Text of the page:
“On some fundamental level we find it difficult to understand that other people are human beings in the same way that we are.” – John Green

Society has a problem with devaluing other people. Pop cultured is littered with examples of people diminishing other people to their labels. Songs, movies, and books often show case humans as only their race, religion, sexual preference, disability, or gender. Those tend to be more the popularly used groups of division.

The problem with only seeing someone as the label that has been placed on them is we tend to forget their personhood. They become one dimensional. We stop thinking of people as three dimensional beings with independent lives. They have their own experiences, problems, and triumphs.

Its easy to do because we see people in one way. Typically, we have an image of what a person is like and only think of them in those terms. For example, for my readers who have friends with children, I would imagine when you are around your friends you only see them and experience them as your friend. If their children are not around you see them as you always have. However, if you are around them and their children, you will see them differently. They are going to be caring for their child. You see a different side to this person, adding depth to the person you know.

You see five people can know the same person but each of those five people knows that one person differently. To the point that one person can be seen as five different people. No one’s experience with anyone person is the same.

Furthermore, when we use derogatory names for people we are furthering the dehumanization for that person.  When you call a person an insult, racial slur, homophobic term, or other dehumanizing terms you are separating your ability to connect their humanness with that person.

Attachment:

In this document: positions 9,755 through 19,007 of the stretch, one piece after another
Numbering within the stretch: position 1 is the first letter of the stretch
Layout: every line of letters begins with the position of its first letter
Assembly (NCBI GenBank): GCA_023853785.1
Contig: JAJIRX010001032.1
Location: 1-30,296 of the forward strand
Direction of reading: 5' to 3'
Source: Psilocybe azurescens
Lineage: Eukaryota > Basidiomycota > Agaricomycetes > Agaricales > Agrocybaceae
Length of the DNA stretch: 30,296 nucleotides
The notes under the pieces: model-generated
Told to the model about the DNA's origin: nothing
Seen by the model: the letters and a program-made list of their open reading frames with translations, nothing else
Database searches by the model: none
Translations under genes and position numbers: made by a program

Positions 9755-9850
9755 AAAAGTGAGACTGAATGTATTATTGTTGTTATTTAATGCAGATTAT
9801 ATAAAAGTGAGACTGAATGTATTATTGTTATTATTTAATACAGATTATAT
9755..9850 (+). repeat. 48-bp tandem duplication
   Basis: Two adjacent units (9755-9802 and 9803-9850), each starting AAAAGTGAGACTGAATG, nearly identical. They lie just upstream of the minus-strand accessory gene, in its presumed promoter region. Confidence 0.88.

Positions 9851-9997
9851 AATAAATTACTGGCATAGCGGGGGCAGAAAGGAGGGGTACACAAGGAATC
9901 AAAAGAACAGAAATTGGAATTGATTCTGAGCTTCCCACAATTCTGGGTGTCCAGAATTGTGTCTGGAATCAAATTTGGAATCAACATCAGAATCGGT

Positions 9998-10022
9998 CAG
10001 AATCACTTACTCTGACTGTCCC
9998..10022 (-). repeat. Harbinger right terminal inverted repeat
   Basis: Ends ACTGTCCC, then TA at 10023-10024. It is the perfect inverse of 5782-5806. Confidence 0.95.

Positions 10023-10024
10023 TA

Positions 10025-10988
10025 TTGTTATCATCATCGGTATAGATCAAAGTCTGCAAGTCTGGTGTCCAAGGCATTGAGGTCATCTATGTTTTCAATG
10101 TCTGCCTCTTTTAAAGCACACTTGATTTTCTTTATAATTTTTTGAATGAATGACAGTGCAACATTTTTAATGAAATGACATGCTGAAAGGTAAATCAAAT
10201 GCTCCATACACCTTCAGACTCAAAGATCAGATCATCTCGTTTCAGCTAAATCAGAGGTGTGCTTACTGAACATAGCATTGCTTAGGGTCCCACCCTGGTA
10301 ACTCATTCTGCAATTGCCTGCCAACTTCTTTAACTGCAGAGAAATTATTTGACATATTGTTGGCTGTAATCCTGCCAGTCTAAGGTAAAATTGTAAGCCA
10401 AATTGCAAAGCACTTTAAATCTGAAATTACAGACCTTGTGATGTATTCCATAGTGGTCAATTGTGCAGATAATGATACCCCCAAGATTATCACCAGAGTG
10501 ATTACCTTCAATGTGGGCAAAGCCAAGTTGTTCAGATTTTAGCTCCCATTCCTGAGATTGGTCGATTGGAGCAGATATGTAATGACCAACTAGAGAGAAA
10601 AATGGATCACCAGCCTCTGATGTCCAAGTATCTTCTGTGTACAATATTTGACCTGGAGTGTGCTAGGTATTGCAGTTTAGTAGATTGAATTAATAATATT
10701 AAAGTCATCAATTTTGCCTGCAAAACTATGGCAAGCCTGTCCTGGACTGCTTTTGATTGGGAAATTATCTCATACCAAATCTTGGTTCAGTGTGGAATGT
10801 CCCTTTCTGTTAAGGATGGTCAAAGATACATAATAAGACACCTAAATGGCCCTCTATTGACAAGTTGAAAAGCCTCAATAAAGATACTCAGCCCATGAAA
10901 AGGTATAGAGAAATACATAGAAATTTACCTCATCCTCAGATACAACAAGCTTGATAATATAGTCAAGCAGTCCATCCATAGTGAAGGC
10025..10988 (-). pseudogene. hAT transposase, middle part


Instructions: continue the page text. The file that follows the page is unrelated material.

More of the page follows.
Its as if you are looking at that singular person as a large group of people. Your thoughts and reactions to that one person are shaped by your biases for the collective group. That is very dangerous thinking. That line of thinking may lead to mob mentality. People in large numbers commit their actions because they feel validated, anonymous, and have shared biases. People will commit behavior they normally other wise wouldn’t do in large crowds. In a large crowd people lose their own sense of humanness furthering the disconnect between you and the other person.

There are four steps we can take to ensure that the devaluation of people can be stopped.

  1. Use the person’s name. Never just use pronouns. If you are upset with a person using their name is a subconscious way of reminding yourself you are dealing with another person. Also, not using insults will very much do the same thing.
  2. Never reduce someone to their illness, disability, gender, sexual orientation, race, or religion. People are so much more than those labels. They have opinions, emotions, thoughts, insecurities. People bleed when cut. They do everything you do when hurt.
  3. Understand that the way you see someone is not the way someone else sees them. They way you understand and know them is not the same way others know or understand them. This adds the dimensional aspect to a person.
  4. Respect an individual’s personhood. You are a person that demands to be heard, respected, and has desire to be understood. We should work every day to provide the same to other folks.

Humans are naturally ego syntonic. People are very selfish and immediately see how every situation is going to affect them before they move forward. Frankly, its a survival skills. Without it humans would not be alive as long as they have been. However, we have to deal with the consequences of that innate biological feature.

In the rising tension filled political, racial, religious climate we are experiencing, I believe it’s important to follow the above guidelines. We must not forget that the people we come into contact with are just as complex as we are. We need to recognize and respect their complexity. Let’s work towards a society that understands this.

This In Itself Is Humbling.

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